Whenever I go to my friend Iren’s house I am astonished anew by the art – work that defines this particular landscape, inside and out. Iren creates art in every medium I can think of often utilizing Nature as her collaborator by using found objects, wood, stone, bones, shells, metal, glass to create highly original sculptured art forms.
Take the garage for example, not usually a place one thinks of as an artist’s canvas. The windows are made of old bottles whose colors shine brilliantly – amber, grass green, and cobalt – in the late afternoon sun. There are wooden panels replete with metal objects arranged in such a way that my eye returns again and again to the powerful and intriguing designs; these panels are hanging on the walls above the carpenter’s equipment that lines one side of the room.
Iren uses the chain saw like an old friend to cut the log I brought with me in two. Turning next to the table saw, she shapes one piece of the pinion pine into what will become another piece of Iren’s most original art. Awed by her expertise using these machines I ask her where she learned these skills. Iren tells me that her father taught her to use these tools as a child. I suddenly think of the gorgeous dining room table and chairs inside the house built by her dad…
I am delighted, excited, honored to be witness to this process of hers. Ideas are flowing, even as she runs the edges of the split log over rough sandpaper. We both comment on the sweet intoxicating scent of the newly cut wood as she shaves off its irregular edges effortlessly. We run our hands over the extraordinarily beautiful design that the bark beetles created while they devoured the cambium layer beneath the bark of what once was the trunk or branch of a tree. I am amazed by the fact that this destructive beetle created such beauty while it was killing the evergreen, and how Iren’s creative mind and hand is turning a piece of this conifer into an object that is more than a canvas depicting natural art.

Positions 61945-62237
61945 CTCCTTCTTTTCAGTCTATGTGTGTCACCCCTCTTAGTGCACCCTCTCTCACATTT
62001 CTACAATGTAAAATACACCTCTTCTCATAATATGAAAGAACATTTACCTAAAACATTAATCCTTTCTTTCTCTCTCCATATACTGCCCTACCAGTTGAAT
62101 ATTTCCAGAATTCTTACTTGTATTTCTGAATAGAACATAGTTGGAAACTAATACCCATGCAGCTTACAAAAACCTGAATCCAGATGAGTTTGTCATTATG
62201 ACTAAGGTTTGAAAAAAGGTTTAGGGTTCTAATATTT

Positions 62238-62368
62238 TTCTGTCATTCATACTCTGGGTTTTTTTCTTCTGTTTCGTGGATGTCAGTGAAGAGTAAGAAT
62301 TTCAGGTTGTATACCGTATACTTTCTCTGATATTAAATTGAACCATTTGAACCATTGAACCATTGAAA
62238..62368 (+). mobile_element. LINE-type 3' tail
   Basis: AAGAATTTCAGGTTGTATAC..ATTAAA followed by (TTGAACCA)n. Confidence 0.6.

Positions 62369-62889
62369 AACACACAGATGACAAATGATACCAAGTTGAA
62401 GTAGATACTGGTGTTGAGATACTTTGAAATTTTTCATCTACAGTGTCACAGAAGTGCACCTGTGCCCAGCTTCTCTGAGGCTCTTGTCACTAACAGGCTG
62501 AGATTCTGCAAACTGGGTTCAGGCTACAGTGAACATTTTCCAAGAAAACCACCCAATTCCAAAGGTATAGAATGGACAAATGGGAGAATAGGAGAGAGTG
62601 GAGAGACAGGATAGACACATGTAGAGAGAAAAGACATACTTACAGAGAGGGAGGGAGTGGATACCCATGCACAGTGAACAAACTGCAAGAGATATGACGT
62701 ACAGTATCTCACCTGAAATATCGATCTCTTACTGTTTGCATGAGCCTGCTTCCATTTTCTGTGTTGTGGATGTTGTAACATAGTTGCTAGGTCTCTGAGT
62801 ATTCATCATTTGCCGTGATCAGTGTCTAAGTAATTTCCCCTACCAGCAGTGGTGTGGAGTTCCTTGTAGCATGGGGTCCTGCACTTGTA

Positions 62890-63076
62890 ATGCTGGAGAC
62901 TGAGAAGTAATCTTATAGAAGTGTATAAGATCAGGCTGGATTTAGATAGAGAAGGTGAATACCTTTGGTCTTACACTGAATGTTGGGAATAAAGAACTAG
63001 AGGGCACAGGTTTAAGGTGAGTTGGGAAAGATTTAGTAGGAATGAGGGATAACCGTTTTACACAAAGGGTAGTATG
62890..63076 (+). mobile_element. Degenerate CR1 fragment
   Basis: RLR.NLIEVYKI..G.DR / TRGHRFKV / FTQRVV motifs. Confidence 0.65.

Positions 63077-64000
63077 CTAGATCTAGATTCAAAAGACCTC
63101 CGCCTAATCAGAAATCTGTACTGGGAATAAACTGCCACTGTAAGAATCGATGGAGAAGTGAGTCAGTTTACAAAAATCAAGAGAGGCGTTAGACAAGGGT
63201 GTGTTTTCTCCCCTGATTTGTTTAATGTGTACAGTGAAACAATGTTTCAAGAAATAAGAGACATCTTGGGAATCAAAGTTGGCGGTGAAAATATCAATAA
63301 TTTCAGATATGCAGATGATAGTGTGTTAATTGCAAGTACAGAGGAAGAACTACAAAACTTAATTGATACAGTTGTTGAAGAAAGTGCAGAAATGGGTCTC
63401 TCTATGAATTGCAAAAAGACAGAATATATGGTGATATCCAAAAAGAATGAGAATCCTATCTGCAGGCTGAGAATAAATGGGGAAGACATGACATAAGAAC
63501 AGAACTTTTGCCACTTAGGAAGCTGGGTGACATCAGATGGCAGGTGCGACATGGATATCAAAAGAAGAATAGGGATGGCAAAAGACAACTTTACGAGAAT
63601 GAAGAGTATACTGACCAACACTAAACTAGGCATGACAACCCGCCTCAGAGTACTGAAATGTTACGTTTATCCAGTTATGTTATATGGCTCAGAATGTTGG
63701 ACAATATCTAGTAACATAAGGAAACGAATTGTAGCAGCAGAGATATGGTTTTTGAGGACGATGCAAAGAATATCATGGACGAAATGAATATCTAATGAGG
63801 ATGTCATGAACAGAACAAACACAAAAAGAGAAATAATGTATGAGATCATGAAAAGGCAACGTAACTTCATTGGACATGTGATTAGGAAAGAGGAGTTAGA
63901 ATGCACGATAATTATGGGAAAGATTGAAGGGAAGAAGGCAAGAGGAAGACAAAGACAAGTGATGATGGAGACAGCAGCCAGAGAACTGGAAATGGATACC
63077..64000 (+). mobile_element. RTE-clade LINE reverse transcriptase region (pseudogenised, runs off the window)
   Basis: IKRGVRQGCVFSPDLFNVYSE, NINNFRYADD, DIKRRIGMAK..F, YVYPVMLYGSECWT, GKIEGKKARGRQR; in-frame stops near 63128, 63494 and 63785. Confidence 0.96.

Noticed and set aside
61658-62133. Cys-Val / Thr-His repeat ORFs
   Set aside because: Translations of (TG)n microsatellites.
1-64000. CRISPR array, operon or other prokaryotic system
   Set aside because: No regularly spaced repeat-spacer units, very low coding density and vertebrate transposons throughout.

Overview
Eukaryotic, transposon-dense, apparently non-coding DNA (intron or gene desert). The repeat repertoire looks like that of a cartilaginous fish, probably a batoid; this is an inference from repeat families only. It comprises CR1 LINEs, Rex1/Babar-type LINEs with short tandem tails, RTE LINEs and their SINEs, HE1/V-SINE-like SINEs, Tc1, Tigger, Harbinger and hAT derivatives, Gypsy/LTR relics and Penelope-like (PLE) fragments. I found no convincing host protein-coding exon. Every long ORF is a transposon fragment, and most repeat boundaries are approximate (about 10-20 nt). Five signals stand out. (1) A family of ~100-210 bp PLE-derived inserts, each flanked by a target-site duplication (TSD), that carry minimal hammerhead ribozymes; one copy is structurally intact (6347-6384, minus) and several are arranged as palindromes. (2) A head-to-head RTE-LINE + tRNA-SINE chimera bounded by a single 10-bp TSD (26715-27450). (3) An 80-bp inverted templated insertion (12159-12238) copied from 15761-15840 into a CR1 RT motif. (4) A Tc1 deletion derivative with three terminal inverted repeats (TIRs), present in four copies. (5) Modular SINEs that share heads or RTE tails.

“We can drill three holes in the top for sticks.” This remark excites me. The use of the word “we” is more than generous, since I am simply observing. But it reveals a lot about Iren’s character, her generosity of spirit, the manner in which she invites and draws a person into her world… I suddenly imagine gnarled roots coming out of the newly flattened and lightly sanded top with its three holes… “Which size drill shall we use?” she asks next, as she shows me the different sizes and we both agree on the same one.
“We could bore holes for some stones on the side,” she states more as a question to which I instantly agree. In the next breath she hands me the wood and gives me a pencil to mark the places where the holes will go to complement Beetle’s designs. I love every idea that springs to her mind. Iren picks up the drill and I watch as the drill bit grinds three holes in seconds. Each is quickly sanded. We discuss what we might do to bring out the design. Perhaps a little more sanding. Olive oil and beeswax are two other possibilities.
We leave the garage in the golden late afternoon sun walking swiftly to the studio. My eyes fasten on the rounded metal sculpture with scissors to my left, and then jump to the beautifully sculptured adobe wall with a niche containing what looks like a small statue of a goddess that Iren built to hide a gas tank. Every time I pass the wall I want to go through the small inviting wooden door! As usual I am lagging behind her. There is just too much about this landscape to feast my eyes on.
Once inside the spacious studio with its tower that overlooks the river, and which has to be the best place in the world to watch the full moon appear over the eastern horizon, Iren pulls out tin boxes. One is hexagonal in shape. Even Iren’s containers intrigue me. I pour through the stones with the eyes of a child, thrilled. There are three holes to fill. The blue green copper pieces catch my eye. I choose two. “How about a piece of coral?” she asks. Perfect, I think, as I choose a small irregular shape, a fragment of the sea creature that lives at the bottom of the sea… Iren’s already rolling little glue balls and puts a couple in the holes before handing the wood to me to press the last glue ball and the three chosen objects into place.
Just like that we are done.
“We’re running a bit late,” Iren remarks as I snap back into linear time. I shake my head trying to catch up with the switch. This whole art-making process took less than two hours and it’s time to go back to the house to feed my two little girls (that happen to be canines)…
As always I leave here with regret. Once again I have spent a mystical, magical afternoon at Iren’s house with a woman who stops time, allowing me to become the child I once was. Thank you Iren.
Above: Picture of half a log – look at the designs!